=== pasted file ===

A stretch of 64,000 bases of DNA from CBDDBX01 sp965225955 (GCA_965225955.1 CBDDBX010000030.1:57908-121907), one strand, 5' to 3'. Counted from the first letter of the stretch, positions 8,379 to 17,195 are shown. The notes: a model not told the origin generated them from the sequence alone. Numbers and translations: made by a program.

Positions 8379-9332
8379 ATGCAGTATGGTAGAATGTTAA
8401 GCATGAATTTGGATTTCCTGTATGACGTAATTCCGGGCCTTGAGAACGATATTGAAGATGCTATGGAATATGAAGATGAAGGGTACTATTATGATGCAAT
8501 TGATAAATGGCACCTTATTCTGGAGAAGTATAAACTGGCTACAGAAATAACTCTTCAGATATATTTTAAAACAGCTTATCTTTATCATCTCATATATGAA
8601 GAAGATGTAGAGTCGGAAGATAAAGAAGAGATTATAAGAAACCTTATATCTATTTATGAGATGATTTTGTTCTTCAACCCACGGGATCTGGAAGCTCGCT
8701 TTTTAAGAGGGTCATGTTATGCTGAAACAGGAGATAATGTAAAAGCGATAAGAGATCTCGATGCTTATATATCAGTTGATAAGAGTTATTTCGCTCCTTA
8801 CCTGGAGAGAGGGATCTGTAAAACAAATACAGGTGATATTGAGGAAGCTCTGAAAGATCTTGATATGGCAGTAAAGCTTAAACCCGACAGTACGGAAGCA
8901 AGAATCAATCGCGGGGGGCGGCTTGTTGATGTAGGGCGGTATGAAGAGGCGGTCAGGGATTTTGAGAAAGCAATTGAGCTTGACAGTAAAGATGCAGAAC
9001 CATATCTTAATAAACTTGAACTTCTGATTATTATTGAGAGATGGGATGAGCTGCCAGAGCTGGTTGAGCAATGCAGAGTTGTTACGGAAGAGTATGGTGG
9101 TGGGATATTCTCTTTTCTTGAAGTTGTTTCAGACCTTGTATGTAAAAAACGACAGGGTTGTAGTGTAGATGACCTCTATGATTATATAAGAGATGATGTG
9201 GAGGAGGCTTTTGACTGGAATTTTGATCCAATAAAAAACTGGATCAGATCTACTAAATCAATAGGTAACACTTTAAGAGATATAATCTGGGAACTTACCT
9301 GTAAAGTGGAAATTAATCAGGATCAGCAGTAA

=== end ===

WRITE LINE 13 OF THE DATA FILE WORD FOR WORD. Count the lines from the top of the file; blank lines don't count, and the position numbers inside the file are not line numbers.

9301 GTAAAGTGGAAATTAATCAGGATCAGCAGTAA